Mississippi couples have a few options when dealing with divorce. Uncontested and contested divorces are two possibilities. Today we will take a look at the difference between these things and what they mean for you.
Cornell Law School looks at the definition of uncontested divorce. Both parties come to mutual agreements on matters like property and child custody. They file their paperwork together. They have a mutual agreement about the end of their relationship. Often, uncontested divorces are also amiable divorces. This means both parties get along in a decent way. There may be arguments, but the couple can work through these. They may employ third party mediators to help them reach agreements.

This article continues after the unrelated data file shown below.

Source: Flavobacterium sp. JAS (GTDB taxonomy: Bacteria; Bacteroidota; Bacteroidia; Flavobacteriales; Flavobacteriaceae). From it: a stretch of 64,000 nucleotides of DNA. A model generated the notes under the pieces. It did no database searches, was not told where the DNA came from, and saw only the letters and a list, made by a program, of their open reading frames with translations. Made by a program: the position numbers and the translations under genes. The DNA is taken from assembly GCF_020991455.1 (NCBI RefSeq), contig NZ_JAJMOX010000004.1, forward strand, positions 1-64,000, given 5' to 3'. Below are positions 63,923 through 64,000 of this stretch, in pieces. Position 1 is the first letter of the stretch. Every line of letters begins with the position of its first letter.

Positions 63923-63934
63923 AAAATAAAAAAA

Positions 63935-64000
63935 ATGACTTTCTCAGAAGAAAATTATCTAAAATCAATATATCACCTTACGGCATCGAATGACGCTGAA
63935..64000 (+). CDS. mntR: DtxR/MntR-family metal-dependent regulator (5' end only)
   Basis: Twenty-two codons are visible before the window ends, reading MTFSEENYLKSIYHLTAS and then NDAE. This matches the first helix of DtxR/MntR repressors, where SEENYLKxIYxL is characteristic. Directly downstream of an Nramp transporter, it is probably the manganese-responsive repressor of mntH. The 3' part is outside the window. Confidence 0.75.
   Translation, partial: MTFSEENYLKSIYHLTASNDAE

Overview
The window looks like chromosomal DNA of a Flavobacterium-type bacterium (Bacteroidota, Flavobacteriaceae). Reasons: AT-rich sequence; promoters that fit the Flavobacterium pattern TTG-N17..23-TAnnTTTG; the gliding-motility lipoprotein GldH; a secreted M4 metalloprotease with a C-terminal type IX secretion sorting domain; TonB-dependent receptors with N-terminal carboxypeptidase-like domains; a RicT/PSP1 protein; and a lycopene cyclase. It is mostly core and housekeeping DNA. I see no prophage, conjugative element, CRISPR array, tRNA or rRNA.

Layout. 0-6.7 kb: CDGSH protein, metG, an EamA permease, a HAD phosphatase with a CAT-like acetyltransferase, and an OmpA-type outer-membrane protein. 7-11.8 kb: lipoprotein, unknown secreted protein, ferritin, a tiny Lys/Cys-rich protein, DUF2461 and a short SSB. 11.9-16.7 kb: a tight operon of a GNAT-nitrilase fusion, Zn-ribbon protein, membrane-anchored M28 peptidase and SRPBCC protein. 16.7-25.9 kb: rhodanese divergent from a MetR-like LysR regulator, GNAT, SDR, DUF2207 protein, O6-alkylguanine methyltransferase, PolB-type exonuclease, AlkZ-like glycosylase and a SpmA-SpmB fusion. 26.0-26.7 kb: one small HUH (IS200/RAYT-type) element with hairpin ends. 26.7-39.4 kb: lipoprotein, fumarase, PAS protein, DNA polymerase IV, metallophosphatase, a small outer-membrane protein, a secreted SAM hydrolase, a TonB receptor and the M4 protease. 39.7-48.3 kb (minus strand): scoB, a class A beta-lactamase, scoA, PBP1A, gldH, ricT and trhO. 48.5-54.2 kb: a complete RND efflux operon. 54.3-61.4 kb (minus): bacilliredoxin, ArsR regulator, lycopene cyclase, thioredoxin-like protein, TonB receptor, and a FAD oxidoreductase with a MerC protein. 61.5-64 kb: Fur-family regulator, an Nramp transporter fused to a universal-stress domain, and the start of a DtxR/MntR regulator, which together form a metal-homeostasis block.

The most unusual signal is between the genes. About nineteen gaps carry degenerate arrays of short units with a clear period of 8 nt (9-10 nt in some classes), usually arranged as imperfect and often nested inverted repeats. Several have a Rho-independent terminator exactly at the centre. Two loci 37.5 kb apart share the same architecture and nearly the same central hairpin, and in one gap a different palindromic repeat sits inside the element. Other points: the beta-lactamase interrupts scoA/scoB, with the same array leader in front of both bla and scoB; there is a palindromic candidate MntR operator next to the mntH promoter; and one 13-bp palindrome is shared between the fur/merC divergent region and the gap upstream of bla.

Contested divorces are the opposite. They occur if a couple cannot reach a mutual agreement on any terms of the divorce. This can include:
- Child custody arrangements
- Child or spousal support payments
- Property division
- How to handle alimony
It is natural that in a divorce, couples will disagree. The key difference is working past these disagreements. Together, you can find answers that satisfy both parties. If you are able to do that, it is much easier to achieve an uncontested divorce. Couples must agree on all terms for an uncontested divorce. This makes them difficult to achieve. For example, what if you agree on everything but child support payment amounts? It is still a contested divorce.
Contested divorces are more common than uncontested divorces. Some people do not wish to have an uncontested divorce, either. But what works best for you depends on your own unique circumstances.